Yukon’s environmental assessment board is recommending approval of Yukon Energy’s proposal to replace its aging back-up diesel generators in Whitehorse with ones that run on liquefied natural gas.
Ken McKinnon, acting chair of the Yukon Environmental and Socio-economic Assessment Board, says the board hired the best consultants in Canada to review the project.
"Because of the quality of the comments, we really felt it was up to us to do a third, totally independent analysis of all the concerns that were raised,” McKinnon says.
The consultants concluded that the $40 million project will save ratepayers an estimated $63 million over the life of the project.
On air quality, they advise that LNG is cleaner than diesel.
And with proper staff training, they said the site can be safe.
"And believe me if our consultants had come up with anything different than Yukon Energy or the Public Utilities Board, our recommendations would be much different than they are," McKinnon says.
The board has set several terms and conditions in order for the project to mitigate its “significant adverse effects.”
It’s now up to the Yukon Government to decide whether the project will go ahead.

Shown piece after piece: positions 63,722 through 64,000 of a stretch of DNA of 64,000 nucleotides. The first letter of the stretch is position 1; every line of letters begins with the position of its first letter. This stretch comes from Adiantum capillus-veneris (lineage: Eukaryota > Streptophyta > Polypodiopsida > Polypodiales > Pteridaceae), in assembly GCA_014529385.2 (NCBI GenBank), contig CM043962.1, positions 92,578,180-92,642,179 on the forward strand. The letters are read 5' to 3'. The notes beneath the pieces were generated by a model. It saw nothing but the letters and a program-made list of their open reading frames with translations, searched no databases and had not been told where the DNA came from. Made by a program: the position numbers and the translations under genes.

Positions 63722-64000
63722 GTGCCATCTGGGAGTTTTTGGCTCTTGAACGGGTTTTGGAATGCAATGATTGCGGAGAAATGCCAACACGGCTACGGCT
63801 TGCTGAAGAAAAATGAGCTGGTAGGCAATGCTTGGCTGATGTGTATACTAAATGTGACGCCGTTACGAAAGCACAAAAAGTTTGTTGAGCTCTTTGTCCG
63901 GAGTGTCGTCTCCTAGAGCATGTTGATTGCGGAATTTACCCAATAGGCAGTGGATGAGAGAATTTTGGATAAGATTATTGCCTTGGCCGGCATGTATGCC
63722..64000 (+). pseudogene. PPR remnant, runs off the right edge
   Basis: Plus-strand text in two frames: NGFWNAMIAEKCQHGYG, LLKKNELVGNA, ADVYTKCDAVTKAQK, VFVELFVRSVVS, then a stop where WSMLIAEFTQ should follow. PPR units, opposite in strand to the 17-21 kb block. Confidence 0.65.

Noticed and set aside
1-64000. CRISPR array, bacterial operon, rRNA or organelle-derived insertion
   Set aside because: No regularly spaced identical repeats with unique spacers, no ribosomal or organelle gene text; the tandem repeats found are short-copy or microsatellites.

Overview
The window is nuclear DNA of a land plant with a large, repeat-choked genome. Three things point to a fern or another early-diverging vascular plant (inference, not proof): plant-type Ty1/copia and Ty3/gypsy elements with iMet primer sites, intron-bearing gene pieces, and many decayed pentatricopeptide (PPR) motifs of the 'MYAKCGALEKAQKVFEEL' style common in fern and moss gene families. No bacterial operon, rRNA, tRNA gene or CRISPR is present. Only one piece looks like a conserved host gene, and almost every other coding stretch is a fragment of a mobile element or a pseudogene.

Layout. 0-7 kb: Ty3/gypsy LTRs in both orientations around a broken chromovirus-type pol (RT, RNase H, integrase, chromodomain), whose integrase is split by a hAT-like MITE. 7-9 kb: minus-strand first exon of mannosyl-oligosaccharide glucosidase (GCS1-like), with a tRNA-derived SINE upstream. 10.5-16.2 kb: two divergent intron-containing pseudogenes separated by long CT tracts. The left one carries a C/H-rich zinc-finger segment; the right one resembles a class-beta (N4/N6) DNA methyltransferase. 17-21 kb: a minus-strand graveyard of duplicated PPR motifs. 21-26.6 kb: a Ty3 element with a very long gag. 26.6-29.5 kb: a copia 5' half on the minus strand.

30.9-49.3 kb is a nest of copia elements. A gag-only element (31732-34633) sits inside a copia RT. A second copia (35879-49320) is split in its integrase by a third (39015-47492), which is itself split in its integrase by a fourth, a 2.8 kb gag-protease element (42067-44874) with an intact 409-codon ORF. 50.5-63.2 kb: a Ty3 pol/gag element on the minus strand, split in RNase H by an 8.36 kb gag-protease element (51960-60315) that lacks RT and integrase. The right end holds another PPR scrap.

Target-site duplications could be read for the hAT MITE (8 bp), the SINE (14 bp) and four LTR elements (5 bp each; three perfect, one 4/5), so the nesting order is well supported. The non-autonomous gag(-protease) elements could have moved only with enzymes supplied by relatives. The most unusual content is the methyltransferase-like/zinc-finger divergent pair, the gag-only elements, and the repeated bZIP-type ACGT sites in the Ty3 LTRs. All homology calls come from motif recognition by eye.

If approved, Yukon Energy will begin construction immediately, and have the new generators operating this winter.
Politicians still disagree on LNG
Yukon Energy Minister Scott Kent says the government will consider the assessment board’s recommendation, but says a final decision has yet to be made.
“It's the executive council's job to review the screening report and then issue that final decision document,” Kent says.
“Obviously, there were some terms and conditions they put in there. They did recognize that the project would have significant adverse environmental and/or socio-economic effects.”
The assessment board's decision has only added to a long-standing debate about the merits of liquefied natural gas.
Liberal Leader Sandy Silver has criticized Yukon Energy for beginning some of the work before YESAB recommendations, but he expects the project will go ahead.
“I can’t see them backing away from this right now.”
NDP energy critic Kate White says the issue goes beyond the backup generators.
“We’re talking about an entirely new infrastructure for liquefied natural gas. The gasification plant, the new turbines, all the rest of it. Wouldn’t it have been better if we could shorten our dependency with our eye on renewables?”
Both opposition parties say they would prefer investment in renewable energy.